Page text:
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Akaneiro: Demon Hunters

Platform: PC Games
Category: 3rd Person: Action, RPG
Official Page

Action RPGs (Diablo clones to old farts like me) are, when you get right down to it, about spending hours pointing and clicking, clicking and pointing... With the occasional bit of inventory management. To unlock new difficulty levels in many of them, you have to play the whole darn game over again, tired plot and all. One man and his talented friends, however, have figured a way around this, and it will probably not surprise you to find that that man is American McGee, the talented mind behind Alice, Grimm, and Crooked House.

Akaneiro: Demon Hunters is, on the surface, little different from other ARPGs: You click, you murder, you shuffle items when you're full up. But just the tiniest scratch reveals elements that make it, if not entirely fun yet (it's in open beta this week, so there's a week or two of refinement to go), definitely interesting. And it's all about the same thing Torchlight 2 does best: Streamlining.

The game is set in ancient Japan, where the youkai (somewhere between spirits, monsters and demons in the mythology) and yomi (definitely demons!) are up to their tricks again, causing trouble in the kingdom. This is where your characters come in: They hunt demons, take power from their crystallised blood, and generally whup ass. Beyond that, there's currently not a lot, or rather, if there is an overarching plot, I haven't unlocked it yet (more on that in a bit). Gimme a break, I've been playing it for one day, dagnabbit! There is, however, back*story*, in that the Akane Temple (where all y'all Demon Hunters come from) was started by a woman called Akaneiro, who killed a wolf-demon, and wore a red cloak... Supposedly inspiring the "Little Red Riding Hood" myth. You can find that juicy tidbit, and a bit more, on their FAQ, at http://spicyworld.spicyhorse.com/social/thread-126-1-1.html

Gameplay wise, it is (as is often the case) what's under the hood that's important. For a start, classes, as you know them, are basically not there: You have the slightly bashier hunter who starts with light armour and dual-wielding, the slightly tankier hunter who starts with heavy armour and two-handed skills, and the slightly rogue-like hunter with whatever weapons are left. Each of them start in one of the three skill trees (Power, Fortitude, Cunning... AKA – Bash, Tank, and Rogue), but from there, you can move around the skill trees as you like, using up to nine powers in combat (three in one tree, three in the next, third verse, same as the first), and, so long as you have the required level, can use any kit whatsoever (you get bonuses if you use kit you're skilled in, however, like health regen for Heavy Armour).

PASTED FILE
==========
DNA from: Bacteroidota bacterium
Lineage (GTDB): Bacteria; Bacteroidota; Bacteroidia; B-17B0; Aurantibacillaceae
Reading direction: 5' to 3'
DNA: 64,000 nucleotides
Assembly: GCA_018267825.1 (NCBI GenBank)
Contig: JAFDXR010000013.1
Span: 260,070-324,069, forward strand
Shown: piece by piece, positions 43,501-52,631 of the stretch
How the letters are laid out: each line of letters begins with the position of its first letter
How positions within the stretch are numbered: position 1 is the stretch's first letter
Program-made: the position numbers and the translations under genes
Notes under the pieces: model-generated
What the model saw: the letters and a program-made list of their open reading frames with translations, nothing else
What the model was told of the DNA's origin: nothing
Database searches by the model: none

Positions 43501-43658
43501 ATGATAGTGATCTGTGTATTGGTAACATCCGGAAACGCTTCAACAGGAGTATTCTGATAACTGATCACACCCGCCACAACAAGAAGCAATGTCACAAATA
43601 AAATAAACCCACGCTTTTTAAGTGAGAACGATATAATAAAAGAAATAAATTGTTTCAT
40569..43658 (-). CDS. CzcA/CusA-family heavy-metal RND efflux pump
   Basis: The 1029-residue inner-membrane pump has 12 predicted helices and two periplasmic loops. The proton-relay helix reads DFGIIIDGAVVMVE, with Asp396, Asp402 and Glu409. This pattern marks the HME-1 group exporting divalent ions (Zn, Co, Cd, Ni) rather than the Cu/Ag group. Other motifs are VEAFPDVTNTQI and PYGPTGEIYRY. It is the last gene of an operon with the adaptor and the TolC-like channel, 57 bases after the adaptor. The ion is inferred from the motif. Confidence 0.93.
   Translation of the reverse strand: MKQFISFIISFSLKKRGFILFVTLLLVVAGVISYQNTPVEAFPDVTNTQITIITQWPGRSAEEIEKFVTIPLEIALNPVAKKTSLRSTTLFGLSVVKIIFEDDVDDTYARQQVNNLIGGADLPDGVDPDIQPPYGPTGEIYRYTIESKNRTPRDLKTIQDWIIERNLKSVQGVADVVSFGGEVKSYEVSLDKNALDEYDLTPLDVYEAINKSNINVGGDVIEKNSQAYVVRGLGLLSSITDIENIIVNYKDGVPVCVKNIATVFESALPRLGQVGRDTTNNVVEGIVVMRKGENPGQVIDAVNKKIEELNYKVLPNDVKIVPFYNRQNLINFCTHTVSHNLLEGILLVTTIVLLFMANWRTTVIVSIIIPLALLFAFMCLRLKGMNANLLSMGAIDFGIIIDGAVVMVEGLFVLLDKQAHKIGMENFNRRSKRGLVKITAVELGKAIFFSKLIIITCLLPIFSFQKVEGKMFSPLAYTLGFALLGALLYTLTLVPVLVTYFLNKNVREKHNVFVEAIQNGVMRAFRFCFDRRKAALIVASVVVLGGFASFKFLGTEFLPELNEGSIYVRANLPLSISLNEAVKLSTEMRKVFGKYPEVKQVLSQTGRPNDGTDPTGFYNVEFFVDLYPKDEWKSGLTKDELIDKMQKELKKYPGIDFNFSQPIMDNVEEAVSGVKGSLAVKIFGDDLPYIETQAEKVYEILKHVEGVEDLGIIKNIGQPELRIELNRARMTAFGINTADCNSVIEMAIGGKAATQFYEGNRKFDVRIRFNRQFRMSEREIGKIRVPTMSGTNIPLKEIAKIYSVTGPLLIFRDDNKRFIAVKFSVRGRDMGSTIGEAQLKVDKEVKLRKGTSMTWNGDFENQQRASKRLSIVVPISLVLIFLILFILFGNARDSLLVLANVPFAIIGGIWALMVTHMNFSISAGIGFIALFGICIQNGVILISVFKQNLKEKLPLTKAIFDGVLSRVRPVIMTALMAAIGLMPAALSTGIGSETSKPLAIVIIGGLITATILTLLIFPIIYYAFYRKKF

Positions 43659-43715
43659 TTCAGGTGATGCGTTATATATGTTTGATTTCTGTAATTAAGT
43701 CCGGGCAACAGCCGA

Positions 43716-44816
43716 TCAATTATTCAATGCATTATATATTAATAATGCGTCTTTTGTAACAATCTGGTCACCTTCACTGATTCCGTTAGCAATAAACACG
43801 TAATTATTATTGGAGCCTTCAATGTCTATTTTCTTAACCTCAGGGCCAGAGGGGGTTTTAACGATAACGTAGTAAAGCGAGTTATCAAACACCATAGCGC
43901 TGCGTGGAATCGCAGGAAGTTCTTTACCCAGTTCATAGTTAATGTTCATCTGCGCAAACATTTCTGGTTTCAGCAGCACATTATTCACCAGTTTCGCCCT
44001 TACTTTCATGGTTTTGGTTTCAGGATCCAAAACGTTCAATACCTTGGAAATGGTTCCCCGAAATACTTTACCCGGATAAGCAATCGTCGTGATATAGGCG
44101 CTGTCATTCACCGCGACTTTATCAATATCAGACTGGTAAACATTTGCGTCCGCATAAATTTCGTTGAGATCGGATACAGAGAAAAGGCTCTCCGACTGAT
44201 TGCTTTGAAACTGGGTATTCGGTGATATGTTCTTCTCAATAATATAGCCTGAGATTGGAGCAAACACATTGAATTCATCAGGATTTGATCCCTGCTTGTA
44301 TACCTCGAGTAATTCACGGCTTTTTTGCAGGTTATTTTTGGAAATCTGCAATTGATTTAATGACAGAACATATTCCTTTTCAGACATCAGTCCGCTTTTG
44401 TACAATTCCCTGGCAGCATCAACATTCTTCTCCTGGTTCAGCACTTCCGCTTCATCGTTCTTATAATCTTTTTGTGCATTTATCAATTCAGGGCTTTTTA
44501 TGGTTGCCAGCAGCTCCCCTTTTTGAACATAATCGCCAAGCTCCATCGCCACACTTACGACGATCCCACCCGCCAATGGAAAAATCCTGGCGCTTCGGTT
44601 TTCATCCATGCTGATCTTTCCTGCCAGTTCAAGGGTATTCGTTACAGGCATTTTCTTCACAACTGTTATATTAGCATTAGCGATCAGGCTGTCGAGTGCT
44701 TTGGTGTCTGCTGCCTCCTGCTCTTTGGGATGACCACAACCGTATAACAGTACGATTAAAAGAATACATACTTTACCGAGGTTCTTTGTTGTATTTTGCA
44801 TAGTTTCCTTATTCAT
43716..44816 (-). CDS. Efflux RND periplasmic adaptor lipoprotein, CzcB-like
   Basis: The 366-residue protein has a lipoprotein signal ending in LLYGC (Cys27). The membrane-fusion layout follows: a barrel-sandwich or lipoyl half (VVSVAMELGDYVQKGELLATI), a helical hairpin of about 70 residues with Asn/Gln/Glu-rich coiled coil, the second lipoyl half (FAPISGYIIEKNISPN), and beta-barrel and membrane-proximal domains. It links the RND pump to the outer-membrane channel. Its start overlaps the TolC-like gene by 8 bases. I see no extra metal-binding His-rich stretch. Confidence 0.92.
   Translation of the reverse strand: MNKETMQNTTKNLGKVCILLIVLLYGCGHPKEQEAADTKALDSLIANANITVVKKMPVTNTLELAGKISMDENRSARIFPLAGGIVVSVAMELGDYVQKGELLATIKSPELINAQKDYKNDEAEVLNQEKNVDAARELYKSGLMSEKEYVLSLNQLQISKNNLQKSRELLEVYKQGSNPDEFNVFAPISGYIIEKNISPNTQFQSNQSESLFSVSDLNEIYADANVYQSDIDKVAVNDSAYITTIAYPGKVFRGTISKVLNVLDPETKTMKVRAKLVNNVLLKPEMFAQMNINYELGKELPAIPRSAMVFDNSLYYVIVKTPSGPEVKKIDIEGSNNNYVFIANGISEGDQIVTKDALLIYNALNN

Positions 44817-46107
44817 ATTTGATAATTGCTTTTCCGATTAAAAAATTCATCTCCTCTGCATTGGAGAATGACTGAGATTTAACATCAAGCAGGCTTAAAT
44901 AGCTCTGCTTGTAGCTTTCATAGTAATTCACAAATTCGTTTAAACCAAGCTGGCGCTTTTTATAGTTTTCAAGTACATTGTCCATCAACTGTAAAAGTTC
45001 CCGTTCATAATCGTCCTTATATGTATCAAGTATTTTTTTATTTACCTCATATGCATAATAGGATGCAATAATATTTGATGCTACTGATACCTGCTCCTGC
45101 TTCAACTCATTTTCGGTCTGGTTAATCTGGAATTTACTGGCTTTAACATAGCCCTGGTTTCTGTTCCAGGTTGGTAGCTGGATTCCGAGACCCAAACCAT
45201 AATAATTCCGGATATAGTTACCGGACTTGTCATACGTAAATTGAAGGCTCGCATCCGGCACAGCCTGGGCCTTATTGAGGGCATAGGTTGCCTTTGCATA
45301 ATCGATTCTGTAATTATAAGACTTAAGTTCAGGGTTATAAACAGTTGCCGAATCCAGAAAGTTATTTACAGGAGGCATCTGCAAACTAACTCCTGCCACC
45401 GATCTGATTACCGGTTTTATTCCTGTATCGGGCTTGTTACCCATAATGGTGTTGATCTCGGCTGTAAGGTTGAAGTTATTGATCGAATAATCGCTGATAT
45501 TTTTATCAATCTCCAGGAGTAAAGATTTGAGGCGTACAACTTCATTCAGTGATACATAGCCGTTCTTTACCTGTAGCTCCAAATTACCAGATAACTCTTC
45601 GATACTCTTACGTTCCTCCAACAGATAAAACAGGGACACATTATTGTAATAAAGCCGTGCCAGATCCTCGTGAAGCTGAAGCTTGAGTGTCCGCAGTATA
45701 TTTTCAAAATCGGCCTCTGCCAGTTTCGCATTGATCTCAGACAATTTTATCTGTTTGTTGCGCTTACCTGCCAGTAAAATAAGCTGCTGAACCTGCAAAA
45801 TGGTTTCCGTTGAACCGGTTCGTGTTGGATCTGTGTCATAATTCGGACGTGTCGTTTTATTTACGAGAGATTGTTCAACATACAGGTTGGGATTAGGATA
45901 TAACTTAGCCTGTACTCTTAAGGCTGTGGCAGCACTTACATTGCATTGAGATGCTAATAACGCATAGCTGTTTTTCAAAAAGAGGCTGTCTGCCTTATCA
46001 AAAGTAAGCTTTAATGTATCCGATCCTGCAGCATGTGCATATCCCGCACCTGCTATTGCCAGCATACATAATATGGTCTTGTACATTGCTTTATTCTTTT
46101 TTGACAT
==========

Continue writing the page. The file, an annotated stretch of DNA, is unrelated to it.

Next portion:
Now, here's where it gets interesting: See that health bar, the red squiggle in the lower left bit of the HUD? That only goes up when you earn the game's currency, karma crystals. You get them by smashing crates, and killing monsters. That's it, limited supply. There's your first unique thing, and it won't really catch you out until the 3rd “mission” of the game, where the boss will wreck you if you're not clever. But you still want to get as much as you humanly can, because, as mentioned, it's also the game's currency. So, do you want a quick heal, or do you want to save it for a rainy day (don't save it for the boss, the boss areas close themselves off the moment the boss turns up. Just be tactical once you hit the boss!). Death, as such, is somewhat easy to find. But it doesn't cost a lot to come back where you died, and nearby enemies get smacked when you do. I'm kind of torn on that last bit, but still, it's an interesting feature.

Here's another one, while you're at it: Once you've finished a mission, it unlocks the next difficulty for that mission. You'll have to wait a bit for the difficulty to creep up, but once you do, harder mobs, better loot, and more chance of champions to wet your whistle on. Once you've beaten it on any difficulty, it goes right back to the bottom of the difficulty table again, and starts creeping up. But by that time, something else has crept back up in difficulty, so you're never really short of anything to do. And considering there's currently about 9 areas, each costing more to unlock, you can pretty much take it at the pace you want. Also helping is that, when you get too full on items, you can directly translate them into Karma, wherever you are. Doesn't amazingly help when

There's not a lot of cosmetic variety yet (maybe not at all) except in costumes, but there are tantalising hints that there's a lot more to come: A crafting blacksmith, who tells you that his shop is currently being repaired. A rude vendor who variously tells you “nothing back there”, “buzz off, kid”, and other nasty noises, and various... shadowy ghost-like figures. There's also co-op, seemingly on the same basis as Dark Souls (summoning from a pool of buddies to be NPC helpers), and, while it seems a little bit limited right now, it's going to be free to play.

Akaneiro currently has a Kickstarter page (they need the cash to get it done, and you still get stuff, even if the game itself is free to play. Want a copy of Alice signed by McGee himself? Fork out so this game continues!), and, this week only, as far as I'm aware, an open beta. While it's definitely not groundshaking, it's interesting, and has a lot of little details ARPG designers could well learn from, even in beta!

Akaneiro: Demon Hunters is coming somewhere in late January, definitely to PC, and hopefully to iOS and Android.


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